Thursday, December 13, 2012

The Birth of Coffee - The Story of Kaldi

As you may well know, Ethiopia is the birthplace of coffee. Here is the story of how that was supposed to have happened.
Once upon a time in Ethiopia there was a goatherd named Kaldi. He began to notice that when his goats ate the little red berries from a certain bush they’d go all spastic and crazy. Like any person would have done, he tried them himself and he felt GREAT! He took some of the berries home to his wife who popped some in her mouth as well. She liked the affects so much that she made up her mind that the berries were a gift from god. She promptly took the heaven-sent goodies to the monks at the monastery.
A Caffeinated Kaldi dancing with his goats.

The monks were skeptical and decided the berries were actually a gift from the devil, duh! However, over time the monks were trying to figure out how to stay awake and alert for prayers through the night and they decided that maybe those berries really were a gift from god and they ate them. Sure enough, praying through the night was no longer a problem. The berries tasted like crap though, so the monks tried to figure out how to prepare them so they’d taste better. They tried roasting them and then eating them. They still tasted bad, but the aroma of the roasting was awesome, so they kept on with it. Then they tried roasting them and boiling them and BINGO! Coffee was born! When the Arabs came to visit the Ethiopians were like, “Dudes, you gotta try this delicious drink we have here.” The Arabs liked it too, so they took some coffee home with them and marketed it. Anyway, now the whole world has coffee thanks to Kaldi and his caffeinated goats.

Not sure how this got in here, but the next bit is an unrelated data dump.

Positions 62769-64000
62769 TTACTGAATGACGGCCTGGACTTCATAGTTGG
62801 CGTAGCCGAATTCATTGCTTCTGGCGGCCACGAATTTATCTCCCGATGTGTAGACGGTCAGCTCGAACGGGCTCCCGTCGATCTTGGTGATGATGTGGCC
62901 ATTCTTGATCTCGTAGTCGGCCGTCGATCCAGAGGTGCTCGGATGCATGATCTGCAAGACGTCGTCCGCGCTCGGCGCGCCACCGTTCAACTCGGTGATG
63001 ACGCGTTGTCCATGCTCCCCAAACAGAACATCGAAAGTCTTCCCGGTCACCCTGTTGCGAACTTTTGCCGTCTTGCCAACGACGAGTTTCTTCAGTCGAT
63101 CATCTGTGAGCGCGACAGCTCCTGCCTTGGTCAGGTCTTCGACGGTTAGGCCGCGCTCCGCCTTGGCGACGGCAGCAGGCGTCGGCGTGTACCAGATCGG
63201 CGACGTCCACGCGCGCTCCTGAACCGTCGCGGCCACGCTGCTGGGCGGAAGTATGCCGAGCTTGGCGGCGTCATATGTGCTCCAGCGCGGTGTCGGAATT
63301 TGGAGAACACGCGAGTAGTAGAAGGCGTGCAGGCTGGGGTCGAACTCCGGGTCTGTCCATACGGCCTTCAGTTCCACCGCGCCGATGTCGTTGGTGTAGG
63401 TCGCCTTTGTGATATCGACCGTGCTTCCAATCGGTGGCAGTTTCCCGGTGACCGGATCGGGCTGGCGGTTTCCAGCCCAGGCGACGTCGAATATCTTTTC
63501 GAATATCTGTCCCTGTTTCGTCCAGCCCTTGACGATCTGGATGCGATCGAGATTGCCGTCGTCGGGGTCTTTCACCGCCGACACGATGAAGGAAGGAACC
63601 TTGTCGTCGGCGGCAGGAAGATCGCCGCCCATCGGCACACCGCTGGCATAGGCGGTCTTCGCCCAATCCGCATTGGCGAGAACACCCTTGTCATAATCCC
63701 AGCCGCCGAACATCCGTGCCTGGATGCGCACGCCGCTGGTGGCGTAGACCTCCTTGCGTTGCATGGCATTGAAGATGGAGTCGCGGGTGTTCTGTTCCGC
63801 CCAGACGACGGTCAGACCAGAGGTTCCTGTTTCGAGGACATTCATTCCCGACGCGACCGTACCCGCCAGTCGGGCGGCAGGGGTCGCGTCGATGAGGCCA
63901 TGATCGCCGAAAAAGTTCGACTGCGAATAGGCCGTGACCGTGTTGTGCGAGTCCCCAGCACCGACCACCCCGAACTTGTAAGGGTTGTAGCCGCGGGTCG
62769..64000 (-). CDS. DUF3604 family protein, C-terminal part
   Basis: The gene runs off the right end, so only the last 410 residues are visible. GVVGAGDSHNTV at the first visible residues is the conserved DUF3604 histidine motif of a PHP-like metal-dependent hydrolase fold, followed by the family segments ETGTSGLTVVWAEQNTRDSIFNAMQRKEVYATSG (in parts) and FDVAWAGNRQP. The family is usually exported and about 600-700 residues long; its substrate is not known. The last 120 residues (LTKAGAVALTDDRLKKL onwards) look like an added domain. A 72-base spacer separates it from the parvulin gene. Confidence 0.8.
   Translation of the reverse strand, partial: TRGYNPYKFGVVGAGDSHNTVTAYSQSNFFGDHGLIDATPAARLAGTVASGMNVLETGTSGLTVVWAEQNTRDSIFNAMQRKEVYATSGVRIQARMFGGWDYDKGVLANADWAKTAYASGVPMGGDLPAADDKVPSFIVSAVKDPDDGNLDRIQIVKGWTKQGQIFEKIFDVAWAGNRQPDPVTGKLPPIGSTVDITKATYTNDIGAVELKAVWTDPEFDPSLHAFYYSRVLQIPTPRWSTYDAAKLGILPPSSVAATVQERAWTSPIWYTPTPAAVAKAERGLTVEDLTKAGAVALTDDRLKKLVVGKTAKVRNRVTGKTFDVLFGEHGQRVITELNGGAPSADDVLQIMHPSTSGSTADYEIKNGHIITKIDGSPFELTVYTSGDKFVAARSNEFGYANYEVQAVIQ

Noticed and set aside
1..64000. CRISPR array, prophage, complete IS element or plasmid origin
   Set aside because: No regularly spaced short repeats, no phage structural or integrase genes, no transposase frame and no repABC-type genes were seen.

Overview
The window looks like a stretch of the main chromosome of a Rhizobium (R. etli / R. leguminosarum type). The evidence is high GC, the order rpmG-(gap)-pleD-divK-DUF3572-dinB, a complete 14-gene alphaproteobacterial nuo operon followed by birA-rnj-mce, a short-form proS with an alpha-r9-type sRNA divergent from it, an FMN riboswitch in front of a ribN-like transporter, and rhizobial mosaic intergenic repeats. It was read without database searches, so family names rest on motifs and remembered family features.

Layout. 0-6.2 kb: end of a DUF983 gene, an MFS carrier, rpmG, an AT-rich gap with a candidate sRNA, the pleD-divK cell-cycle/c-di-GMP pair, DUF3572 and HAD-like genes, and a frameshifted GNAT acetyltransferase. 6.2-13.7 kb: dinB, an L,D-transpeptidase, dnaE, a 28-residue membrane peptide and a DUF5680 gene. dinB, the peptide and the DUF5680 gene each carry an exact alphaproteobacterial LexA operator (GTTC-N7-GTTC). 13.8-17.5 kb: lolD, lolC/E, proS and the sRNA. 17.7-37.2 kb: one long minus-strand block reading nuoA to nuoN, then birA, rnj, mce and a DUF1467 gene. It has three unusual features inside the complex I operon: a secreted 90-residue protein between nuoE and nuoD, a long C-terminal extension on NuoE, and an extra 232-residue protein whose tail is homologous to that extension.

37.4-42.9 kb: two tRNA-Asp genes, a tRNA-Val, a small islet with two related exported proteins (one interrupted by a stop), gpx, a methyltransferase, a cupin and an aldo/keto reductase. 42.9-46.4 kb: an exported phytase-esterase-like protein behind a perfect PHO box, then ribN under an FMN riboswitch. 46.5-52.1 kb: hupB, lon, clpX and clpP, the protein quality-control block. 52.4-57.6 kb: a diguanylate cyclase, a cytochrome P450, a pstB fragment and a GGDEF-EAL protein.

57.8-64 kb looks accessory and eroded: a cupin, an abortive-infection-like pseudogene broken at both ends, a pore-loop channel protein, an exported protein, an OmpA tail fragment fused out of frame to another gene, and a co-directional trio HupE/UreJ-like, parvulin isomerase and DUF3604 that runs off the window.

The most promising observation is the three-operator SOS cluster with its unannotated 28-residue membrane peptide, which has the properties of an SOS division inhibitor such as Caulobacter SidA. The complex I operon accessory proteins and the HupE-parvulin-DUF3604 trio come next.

In the very beginning, coffee was traditionally served with salt, and sometimes even butter. In some places in Ethiopia it is still prepared this way, but sugar is much more common these days.
Coffee bush berries growing on my compound
The coffee ceremony is a tradition that continues and has changed very little over years. You can always tell when someone is having a coffee ceremony because you can smell the roasting coffee as you pass by on the street.  One of my favorite things about walking in the evening is the smell of all of the neighbors roasting their beans mixed with the incense they burn throughout the ceremony. I was never a fan of coffee before I moved here, but there is nothing  more satisfying than sitting and chatting with friends in a room filled with the scent of incense and roasted coffee, sipping at a hot little cup of traitionally prepared coffee.

Next time on Birdy Birds Bloggy Blog: The ins and outs of a traditional coffee ceremony and how to make your own traditional Ethiopian coffee.

1 comment:

  1. Love that painting - coffee totally makes me feel this way! Sounds incredible, and can't wait to hear more xoxo